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Tuesday, 30 March 2010

Touch syndrome (Sujata)

Bimal Roy's Sujata is a celebration of purity and innocence. This 1959 film focuses on the evils of casteism, but the approach is subtle and straightforward. A single family forms the microcosm of a caste-ridden society, blinded by superstition. The comment is pointed, without much pontification. Full of breathtaking imagery, this is one enduring classic.

Dramatic twist (Mera Saaya)

Wholesome. That describes Mera Saaya, Raj Khosla's courtroom thriller. And, just like a shadow, this 1966 masterpiece stays with you. With a unique plot, nuanced approach, mindblowing music and stunning performances, Mera Saaya is a gem that never goes out of fashion. In fact, tu jahan jahan chaley ga, Mera Saaya saath hoga...

Monday, 29 March 2010

Music, the food of love (Phir Wohi Dil Laya Hoon)

What made Nassir Hussain's pictures a box-office sellout? I say, fetching women, fabulous music, picturesque locales, smart heroes and a roughly tolerable plot. You get ample of that in the 1963 romance Phir Wohi dil Laya Hoon. The director etches a credible love story with plenty of song and dance, a menacing villian and fun situations in lovely Kashmir. Yes, you get to see the heavenly place before it got ripped apart!!!

Saturday, 27 March 2010

Thrill pill (Jewel Thief)

Chor bahut chalaak hain. But, even more clever are those who created this chor. The year was 1967. Navketan gifted filmlovers a movie whose magic is yet to be replicated. Dev Anand and his younger brother, Vijay outdid themselves. They made Jewel Thief, a rare suspense thriller that is sleek, stylish and engaging. In the same genre as Hitchcock, and maybe a little of Bond, this jewel of a film sends chills down my spine after every frame. I am yet to be done with it...

Thursday, 25 March 2010

Delightful democracy (Parakh)

Kanhaiyalal, a well-known character artist in the Hindi films during the 50s and 60s, was kind of typecast. He always played cunning old men striving to fatten their own coffers. In Bimal Roy's Parakh, the delightful actor is at his petty best as the village priest. He camouflages his selfishness and greed with religiosity. He uses God for his own benefit. Everytime he sneaks up behind a tree to sleuth about two lovers, eavesdrops into a private conversation, plots with the village moneylender or fools God-fearing villagers, you clap and wait for his next serve. I'm not even going into the way he mouths "Narayana, narayana". Simply rollicking!!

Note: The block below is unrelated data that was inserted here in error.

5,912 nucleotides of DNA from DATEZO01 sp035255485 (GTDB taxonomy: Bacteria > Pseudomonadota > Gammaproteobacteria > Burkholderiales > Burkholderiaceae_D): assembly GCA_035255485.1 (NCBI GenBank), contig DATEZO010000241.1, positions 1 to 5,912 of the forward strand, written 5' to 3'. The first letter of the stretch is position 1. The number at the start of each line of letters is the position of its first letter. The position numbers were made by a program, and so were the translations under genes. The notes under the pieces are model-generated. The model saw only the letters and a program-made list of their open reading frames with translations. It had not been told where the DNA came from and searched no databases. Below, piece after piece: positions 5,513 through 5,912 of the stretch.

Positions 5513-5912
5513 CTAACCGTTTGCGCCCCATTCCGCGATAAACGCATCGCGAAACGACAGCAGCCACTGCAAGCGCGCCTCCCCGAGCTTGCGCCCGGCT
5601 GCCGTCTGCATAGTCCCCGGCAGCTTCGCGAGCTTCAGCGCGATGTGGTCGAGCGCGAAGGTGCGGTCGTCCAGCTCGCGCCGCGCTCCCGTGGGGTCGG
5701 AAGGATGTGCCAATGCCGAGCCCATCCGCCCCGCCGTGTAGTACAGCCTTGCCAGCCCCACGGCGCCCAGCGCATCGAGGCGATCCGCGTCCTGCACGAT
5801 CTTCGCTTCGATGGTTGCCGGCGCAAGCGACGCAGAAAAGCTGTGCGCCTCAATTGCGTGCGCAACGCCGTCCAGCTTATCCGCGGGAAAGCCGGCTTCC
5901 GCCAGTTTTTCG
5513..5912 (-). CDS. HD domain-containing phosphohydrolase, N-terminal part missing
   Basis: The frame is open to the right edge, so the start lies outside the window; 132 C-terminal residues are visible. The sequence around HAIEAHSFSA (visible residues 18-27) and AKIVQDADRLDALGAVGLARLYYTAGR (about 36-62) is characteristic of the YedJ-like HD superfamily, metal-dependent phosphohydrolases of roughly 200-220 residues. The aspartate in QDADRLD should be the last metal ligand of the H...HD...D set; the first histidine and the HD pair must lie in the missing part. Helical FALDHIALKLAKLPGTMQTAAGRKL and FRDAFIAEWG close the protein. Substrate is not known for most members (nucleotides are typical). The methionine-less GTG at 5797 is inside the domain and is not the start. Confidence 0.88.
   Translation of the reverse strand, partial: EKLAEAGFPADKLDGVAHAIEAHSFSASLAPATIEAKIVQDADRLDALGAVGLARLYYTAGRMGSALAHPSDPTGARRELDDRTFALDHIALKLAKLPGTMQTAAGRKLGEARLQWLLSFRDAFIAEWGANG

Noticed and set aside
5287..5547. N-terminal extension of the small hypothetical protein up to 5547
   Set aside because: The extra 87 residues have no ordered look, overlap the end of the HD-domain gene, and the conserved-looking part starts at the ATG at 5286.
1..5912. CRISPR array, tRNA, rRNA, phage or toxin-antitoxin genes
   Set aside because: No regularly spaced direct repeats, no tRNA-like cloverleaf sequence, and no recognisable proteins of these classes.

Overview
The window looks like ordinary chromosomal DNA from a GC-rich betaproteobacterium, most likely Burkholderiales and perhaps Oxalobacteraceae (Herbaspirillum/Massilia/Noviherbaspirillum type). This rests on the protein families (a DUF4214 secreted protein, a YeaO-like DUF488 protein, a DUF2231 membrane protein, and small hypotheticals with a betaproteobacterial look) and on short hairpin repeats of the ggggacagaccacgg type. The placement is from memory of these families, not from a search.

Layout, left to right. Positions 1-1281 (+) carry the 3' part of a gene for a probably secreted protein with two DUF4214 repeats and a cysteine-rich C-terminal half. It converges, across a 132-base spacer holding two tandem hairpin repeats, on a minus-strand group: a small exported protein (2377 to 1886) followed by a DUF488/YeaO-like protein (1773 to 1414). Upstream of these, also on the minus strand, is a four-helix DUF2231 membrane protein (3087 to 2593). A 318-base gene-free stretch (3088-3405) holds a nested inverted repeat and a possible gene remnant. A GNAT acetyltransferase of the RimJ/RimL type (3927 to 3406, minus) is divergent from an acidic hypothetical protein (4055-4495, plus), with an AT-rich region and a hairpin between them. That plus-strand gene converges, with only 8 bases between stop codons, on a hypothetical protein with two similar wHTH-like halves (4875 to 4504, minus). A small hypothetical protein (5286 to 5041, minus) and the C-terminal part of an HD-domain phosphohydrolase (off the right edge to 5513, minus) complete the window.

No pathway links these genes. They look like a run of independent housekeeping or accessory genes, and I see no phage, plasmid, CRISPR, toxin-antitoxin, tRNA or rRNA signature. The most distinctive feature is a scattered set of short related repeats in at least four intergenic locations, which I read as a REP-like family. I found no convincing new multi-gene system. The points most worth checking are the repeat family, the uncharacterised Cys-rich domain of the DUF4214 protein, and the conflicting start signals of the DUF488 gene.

Wednesday, 24 March 2010

Obviously timeless (Casablanca)

"Here's looking at you kid," says Rick Blaine as he raises a toast to Ilsa, his love. Humphrey Bogart mouths this famous line four times in the two-hour drama and each time his eyes are as earnest as his tone romantic. The intensity of emotions and raw appeal turns me wobbly in the knees. And I feel, where have all these MEN gone?

Due credit (C.I.D)

Dharam Dev Pishorimal Anand writes his heart out in Romancing with Life, his autobiography. He traces his roots to Gurdaspur and recalls his struggles as a strapping but thin 25-year-old jobhunting in busy Bombay. He dots the narrative with multihued incidents from his film career and personal life that made him DEV ANAND, the star. While doing so, he credits Vijay Anand's Baazi for making him a household name.

Love holds (An Affair to Remember)

Simplicity can be quite profound. That's why An Affair to Remember holds its ground even today. Because it is a magical concoction of simplicity, warmth and love. The 1957 Leo McCarey classic grips us with its tight storyline, sudden twists and mushy sequences. The music, especially the soulful title track composed by Harry Warren, lodges itself in your heart long after the end credits roll. The lead characters, Deborah Kerr and Carey Grant, instill your faith in romance. And the endearing Grandma is the perfect icing on the cake.